Deep Learning Chess
Deep Learning Chess
Written by Alex Armstrong   
Wednesday, 17 December 2014

Usually chess playing programs take a search approach to finding good moves, but why not see if a deep neural network can do the job without the need to hand tune game algorithms.

This is an interesting piece of research, or a demonstration depending on how you think about it. Recently deep neural networks have been impressing everyone by learning to recognize things. This raises the question of how good they are at learning things based on logic and strategy - the game of chess, say. 

This is the question that Erick Bernhardsson decided to tackle - mostly just for the fun of it. 

You don't have to know the theory of artifical neural networks to appreciate what is going on. Essentially a neural network can be used to learn a function from data. The key difference between the neural network and say a lookup table for the function is that you hope that the neural network will learn a model for the function that generalizes so that it gets close to the right answer for data that it hasn't seen. 

Usually the problem is that there is insufficient data to train the network but in this case the solution was to download 100 million games from the FICS Games Database.

The neural network was 3 layers deep with 2048 neurons per layer. The input layer consists of a set of 12  blocks of 64 bit inputs. Each 64-bit block takes the positions for one of the 12 possible pieces on a bitmapped board. This is a reasonably good sparse distributed representation of the state of play and cleverly designed to give the neural network a chance of learning the sort of features that might be effective. 




The assumption is that the data contains information about the evaluation function f(p) which gives you a measure of the goodness of a move,where p is 1 for an eventual win, 0 for an eventual draw and -1 for an eventual lose.

You can assume that in an ideal game then each player will play optimal moves and hence:

f(p)=-f(q) if move q, made by the other player follows q;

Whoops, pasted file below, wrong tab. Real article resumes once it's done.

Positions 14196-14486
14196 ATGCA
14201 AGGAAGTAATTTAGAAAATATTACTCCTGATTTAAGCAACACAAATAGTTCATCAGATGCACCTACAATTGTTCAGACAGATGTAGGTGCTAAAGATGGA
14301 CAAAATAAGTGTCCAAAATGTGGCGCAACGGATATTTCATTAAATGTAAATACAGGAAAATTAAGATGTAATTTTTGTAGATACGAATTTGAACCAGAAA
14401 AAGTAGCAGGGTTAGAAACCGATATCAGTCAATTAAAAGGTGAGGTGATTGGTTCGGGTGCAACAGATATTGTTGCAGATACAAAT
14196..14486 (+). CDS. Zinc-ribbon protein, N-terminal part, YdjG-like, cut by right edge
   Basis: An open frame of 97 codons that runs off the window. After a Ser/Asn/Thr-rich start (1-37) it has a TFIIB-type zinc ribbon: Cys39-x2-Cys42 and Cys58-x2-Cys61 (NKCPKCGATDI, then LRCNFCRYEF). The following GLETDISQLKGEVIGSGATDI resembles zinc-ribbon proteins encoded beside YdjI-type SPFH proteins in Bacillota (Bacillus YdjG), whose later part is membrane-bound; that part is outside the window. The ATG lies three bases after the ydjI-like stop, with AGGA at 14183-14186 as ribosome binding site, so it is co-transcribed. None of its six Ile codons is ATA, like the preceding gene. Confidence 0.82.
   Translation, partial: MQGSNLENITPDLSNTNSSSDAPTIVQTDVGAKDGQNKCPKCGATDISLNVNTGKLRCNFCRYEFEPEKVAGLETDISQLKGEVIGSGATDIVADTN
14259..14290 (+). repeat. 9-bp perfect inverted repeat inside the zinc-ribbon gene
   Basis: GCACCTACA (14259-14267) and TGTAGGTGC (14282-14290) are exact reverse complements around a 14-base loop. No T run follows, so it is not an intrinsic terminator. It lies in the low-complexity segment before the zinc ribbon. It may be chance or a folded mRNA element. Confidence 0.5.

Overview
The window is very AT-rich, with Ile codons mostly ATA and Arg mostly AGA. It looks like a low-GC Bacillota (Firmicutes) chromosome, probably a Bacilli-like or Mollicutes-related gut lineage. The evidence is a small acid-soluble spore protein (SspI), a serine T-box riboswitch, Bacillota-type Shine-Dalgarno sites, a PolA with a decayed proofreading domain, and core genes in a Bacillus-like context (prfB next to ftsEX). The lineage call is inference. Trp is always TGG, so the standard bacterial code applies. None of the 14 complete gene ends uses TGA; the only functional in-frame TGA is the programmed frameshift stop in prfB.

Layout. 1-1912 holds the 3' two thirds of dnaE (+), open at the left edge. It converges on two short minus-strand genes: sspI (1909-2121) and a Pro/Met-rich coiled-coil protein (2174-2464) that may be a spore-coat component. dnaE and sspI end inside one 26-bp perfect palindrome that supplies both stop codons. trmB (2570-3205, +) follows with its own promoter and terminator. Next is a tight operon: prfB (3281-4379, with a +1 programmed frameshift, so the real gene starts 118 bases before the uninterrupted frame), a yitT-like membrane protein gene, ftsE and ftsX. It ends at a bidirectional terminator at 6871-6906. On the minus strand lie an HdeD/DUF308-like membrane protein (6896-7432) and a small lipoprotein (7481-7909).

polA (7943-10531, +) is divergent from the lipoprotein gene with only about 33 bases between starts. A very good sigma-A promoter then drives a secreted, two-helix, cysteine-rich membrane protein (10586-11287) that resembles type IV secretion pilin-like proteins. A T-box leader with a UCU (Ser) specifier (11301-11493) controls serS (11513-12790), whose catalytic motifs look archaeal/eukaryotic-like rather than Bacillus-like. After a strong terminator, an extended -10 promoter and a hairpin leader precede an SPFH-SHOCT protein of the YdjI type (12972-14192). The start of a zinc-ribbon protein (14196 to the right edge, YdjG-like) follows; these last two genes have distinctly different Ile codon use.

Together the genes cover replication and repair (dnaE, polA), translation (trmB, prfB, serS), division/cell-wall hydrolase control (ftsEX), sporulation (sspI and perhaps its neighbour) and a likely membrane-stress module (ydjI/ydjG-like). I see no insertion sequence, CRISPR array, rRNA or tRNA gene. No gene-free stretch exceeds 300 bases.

and f(r)>f(q)

where r is a random move rather than q because a random move must be better for the opponent than for the player choosing a better perhaps optimal move.  

These rules aren't perfect but they represent the behavior you would like the evaluation function to have. 

The network was trained by presenting it with triples (p,q,r), i.e. the current position, the move selected by the human player and a random move. The objective function, i.e. the function that measures the error of the network, was designed to make smaller errors correspond to the properties of the ideal evaluation function.

There are some surprising things to note. First no model of chess, chess playing or the rules of chess are incorporated into the model. Second is that the objective function is simply allowing the network to optimize the theoretical properties of the evaluation function and there is again no sense of "win" or "lose" built into the model - indeed the model has no idea of the outcome of any of the triples applied. This means that it is learning without any idea of who wins given the data. Previous neural network chess playing programs, e.g. Sebastian Thrun's NeuroChess, have used the final outcome of the game to learn the evaluation function. 

So does it learn chess?

The remarkable answer seems to be yes. 

The evaluation function learned can be put into any of the existing chess engines and hence it can be tested against hand crafted evaluation functions. The engine using the learned evaluation function was named Deep Pink in honour of IBM's Deep Blue. It was pitted against Sunfish - a chess engine written in Python - which isn't a highly rated chess engine but plays a reasonable game. 

You can make any evaluation function better by allowing the engine to search deeper, so what matters is how the two functions do against each other according to time. You can see the result in the diagram below.



Overall it is surprising that the network learned an evaluation function that works at all, but winning about 1/3 of the time is reasonably impressive. Erik has clearly a lot of work to do and he is working alone using an AWS GPU instance. The program is up on GitHub and there is a list of suggested improvements. I'd add to the list an investigation of the features that the network learns. 



More cartoon fun at xkcd a webcomic of romance,sarcasm, math, and language


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Last Updated ( Wednesday, 17 December 2014 )

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